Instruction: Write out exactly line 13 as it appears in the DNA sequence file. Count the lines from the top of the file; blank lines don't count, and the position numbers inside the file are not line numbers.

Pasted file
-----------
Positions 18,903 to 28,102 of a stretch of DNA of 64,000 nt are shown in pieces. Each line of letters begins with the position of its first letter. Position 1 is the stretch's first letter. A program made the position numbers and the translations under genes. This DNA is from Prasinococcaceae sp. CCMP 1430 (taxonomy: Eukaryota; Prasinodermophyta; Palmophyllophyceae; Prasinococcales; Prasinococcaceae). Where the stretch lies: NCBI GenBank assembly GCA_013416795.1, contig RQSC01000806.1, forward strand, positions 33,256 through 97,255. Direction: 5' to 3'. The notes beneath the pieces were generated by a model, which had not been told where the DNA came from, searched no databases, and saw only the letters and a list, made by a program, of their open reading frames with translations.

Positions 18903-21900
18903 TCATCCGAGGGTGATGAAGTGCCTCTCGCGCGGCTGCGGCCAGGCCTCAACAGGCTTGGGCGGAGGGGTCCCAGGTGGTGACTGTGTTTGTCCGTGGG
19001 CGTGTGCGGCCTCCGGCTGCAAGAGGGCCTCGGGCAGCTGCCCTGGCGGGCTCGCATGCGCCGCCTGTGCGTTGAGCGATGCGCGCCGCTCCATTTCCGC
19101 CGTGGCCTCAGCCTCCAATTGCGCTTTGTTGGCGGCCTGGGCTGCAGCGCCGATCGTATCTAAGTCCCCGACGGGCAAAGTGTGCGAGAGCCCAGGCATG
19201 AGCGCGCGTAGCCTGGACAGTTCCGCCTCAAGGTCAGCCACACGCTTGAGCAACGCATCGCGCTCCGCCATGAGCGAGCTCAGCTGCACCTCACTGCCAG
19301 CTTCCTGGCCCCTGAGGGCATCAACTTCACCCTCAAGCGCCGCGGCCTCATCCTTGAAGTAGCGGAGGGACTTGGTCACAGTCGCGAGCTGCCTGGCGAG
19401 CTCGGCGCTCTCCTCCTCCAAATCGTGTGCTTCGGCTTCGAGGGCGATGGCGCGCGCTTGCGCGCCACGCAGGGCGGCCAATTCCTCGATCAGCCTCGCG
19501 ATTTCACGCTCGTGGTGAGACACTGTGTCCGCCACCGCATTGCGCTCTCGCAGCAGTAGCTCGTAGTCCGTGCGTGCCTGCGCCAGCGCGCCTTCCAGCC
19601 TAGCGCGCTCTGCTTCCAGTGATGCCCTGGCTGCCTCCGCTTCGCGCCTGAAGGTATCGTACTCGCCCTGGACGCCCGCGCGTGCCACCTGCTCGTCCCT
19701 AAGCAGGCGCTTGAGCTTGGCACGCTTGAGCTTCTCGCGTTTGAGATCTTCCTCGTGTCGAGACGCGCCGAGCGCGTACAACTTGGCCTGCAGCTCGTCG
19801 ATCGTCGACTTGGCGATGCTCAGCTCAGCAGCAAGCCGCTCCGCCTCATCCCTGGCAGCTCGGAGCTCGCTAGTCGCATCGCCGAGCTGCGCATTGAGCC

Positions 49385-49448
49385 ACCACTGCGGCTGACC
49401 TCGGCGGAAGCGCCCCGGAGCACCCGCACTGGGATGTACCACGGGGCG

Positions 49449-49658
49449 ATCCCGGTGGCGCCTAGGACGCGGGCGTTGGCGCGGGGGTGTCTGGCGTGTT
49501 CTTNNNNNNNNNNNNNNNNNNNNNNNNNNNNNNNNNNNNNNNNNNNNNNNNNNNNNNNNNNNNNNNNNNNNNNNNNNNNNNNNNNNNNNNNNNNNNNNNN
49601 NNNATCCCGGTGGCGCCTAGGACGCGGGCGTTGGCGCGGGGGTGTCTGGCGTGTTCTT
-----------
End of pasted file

Positions 49385-49448